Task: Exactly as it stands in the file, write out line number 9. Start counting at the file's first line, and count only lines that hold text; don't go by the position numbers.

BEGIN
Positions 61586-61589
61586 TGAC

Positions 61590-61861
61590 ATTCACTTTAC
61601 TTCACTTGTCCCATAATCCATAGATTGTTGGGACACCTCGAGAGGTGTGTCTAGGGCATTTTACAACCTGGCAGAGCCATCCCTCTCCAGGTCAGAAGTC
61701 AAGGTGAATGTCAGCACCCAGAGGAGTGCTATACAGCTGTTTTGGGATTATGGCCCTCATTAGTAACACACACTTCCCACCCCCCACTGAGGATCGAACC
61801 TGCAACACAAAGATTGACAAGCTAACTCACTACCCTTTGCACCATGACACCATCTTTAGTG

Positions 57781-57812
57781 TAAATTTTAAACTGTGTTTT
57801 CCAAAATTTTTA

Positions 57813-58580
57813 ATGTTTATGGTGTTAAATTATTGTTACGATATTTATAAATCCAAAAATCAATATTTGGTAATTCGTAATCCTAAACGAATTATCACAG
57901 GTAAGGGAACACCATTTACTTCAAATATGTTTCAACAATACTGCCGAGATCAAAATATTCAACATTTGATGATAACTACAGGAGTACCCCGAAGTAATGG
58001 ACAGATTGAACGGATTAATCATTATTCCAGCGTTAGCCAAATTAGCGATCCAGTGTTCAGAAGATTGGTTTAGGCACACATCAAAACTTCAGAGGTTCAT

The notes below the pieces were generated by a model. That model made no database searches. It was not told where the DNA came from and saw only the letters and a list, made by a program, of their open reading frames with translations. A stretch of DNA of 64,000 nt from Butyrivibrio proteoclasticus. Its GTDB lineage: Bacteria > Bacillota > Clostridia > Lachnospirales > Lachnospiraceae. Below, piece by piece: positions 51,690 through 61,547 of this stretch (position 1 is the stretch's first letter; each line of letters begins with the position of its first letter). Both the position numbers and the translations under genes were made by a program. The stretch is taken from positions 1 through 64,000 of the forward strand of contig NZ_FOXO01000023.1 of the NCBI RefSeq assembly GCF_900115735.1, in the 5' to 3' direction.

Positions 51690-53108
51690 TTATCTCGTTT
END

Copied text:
57781 TAAATTTTAAACTGTGTTTT